Surprised by how many cartridges we had shot on the Compak stand, we returned to the clubhouse to replenish stocks before moving on to the Sporting Clays. The course is a circular route over a mile long consisting of 14 stations. Each station has two firing positions over four traps, so there is a good variety of presentations and difficulty.
I found the clays thrown to be much the same as those in the UK, the only minor difference being that there were slightly fewer high driven targets. At both DeWitt’s and The Preserve these were provided in one area of the course with a high tower or two – which were equal to anything in the UK.
We finished up the afternoon at arguably the most impressive stand, a raised wooden platform projecting out over a spectacular tree-lined lake. As you can imagine when three men get together and the banter ensues, we had to close out with a competition.
The challenge was a fast sim pair that came high over the right shoulder, camouflaged against the trees before dropping into the lake. National and regimental reputations were on the line. The final result? UK and Royal Engineers 2 – USA and US Marine Corps 0. Phew!
On the way back to the clubhouse, we passed ponds used for duck flighting and open fields for walked-up shooting of quail and pheasant. With the latter, the birds are released a short time before the hunter arrives, and if necessary he or she can book a guide and his dogs for HPR work. To a Brit this seems a tad contrived and a rather synthetic form of hunting, but clearly there is a market for it in America.
Having completed the second of our three shoots, I was forming a much clearer picture about clay shooting in USA. The significance of huntin’, fishin’ and shootin’ within American culture cannot be underestimated. In the USA, country sports businesses often combine all three activities into one venue.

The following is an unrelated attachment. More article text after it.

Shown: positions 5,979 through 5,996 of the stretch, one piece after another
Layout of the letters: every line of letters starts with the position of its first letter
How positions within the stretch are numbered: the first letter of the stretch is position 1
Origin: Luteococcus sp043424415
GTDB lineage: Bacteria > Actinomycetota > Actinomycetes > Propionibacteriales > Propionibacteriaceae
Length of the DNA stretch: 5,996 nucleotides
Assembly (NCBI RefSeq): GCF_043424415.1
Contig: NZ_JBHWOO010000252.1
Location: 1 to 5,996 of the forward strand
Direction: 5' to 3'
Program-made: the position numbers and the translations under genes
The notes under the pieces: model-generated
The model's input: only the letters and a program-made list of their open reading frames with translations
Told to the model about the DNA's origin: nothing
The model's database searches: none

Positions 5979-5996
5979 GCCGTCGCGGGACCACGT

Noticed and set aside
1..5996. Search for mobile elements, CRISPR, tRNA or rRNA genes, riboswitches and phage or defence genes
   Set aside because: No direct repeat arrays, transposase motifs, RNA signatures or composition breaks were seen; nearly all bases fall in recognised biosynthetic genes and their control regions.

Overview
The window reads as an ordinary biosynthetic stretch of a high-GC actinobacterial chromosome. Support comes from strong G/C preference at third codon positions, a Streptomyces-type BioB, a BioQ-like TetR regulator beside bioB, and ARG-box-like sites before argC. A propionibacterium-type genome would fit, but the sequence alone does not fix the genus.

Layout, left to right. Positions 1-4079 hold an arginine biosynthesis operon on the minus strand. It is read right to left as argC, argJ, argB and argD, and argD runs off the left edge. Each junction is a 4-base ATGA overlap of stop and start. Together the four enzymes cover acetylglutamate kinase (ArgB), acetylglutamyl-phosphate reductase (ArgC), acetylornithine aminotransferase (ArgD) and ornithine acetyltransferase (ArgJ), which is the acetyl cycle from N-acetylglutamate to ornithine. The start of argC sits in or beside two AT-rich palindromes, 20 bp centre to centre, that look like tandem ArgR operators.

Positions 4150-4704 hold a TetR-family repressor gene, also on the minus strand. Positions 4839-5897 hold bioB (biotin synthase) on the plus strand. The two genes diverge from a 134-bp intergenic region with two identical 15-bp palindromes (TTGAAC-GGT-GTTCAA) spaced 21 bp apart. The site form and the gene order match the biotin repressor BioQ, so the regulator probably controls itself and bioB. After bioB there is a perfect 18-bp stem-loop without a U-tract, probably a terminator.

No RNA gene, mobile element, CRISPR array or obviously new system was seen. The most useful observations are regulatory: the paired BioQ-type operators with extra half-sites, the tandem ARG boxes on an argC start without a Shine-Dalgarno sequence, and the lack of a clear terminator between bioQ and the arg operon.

This was true of both DeWitt’s and The Preserve. The availability and affordability of large tracts of land without restrictive regulatory control gives confidence to owners that they can create a sustainable business, which in turn stimulates investment.
This investment was nowhere more evident than in the standard of the infrastructure and facilities. Next to the clubhouse are two low buildings. One is a bunkhouse that sleeps eight to ten people, and the other is a dining room with kitchen that caters for up to 40 people. Groups can hire either for the very reasonable sum of $150 per day (£120).
This leads me on to closing out this month’s column by highlighting what I believe is the main difference between clay shooting in the UK and in the USA – and that is the social aspect.
In America, it starts with the whole family participating from a young age, irrespective of gender. Wherever we went, and especially in the south, it was clear how much emphasis is placed on family life.
Country sports venues such as DeWitt’s provide a wide range of family oriented facilities and shooting disciplines. One family we met that afternoon saw Mom on the pistol range, Dad and his teenage girls on the Compak stand, and Grandpa tending the BBQ.
Perhaps if this approach were adopted in the UK, it might attract more people into shooting?